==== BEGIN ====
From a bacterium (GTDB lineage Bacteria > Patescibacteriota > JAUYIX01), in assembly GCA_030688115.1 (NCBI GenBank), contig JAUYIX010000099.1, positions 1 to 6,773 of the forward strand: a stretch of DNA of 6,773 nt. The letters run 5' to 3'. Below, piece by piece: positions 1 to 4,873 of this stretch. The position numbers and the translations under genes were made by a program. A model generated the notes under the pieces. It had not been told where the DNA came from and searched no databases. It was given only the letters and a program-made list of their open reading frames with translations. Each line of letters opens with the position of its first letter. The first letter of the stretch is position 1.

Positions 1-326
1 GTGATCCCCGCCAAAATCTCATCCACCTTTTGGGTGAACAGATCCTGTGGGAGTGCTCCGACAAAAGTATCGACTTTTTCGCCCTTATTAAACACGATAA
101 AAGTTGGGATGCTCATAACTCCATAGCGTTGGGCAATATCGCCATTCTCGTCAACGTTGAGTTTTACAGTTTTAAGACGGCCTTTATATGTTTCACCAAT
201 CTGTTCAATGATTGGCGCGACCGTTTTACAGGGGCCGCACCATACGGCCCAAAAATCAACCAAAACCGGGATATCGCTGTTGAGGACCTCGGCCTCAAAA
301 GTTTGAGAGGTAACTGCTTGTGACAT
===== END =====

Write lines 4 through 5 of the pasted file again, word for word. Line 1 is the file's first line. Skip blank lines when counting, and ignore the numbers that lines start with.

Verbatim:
101 AAGTTGGGATGCTCATAACTCCATAGCGTTGGGCAATATCGCCATTCTCGTCAACGTTGAGTTTTACAGTTTTAAGACGGCCTTTATATGTTTCACCAAT
201 CTGTTCAATGATTGGCGCGACCGTTTTACAGGGGCCGCACCATACGGCCCAAAAATCAACCAAAACCGGGATATCGCTGTTGAGGACCTCGGCCTCAAAA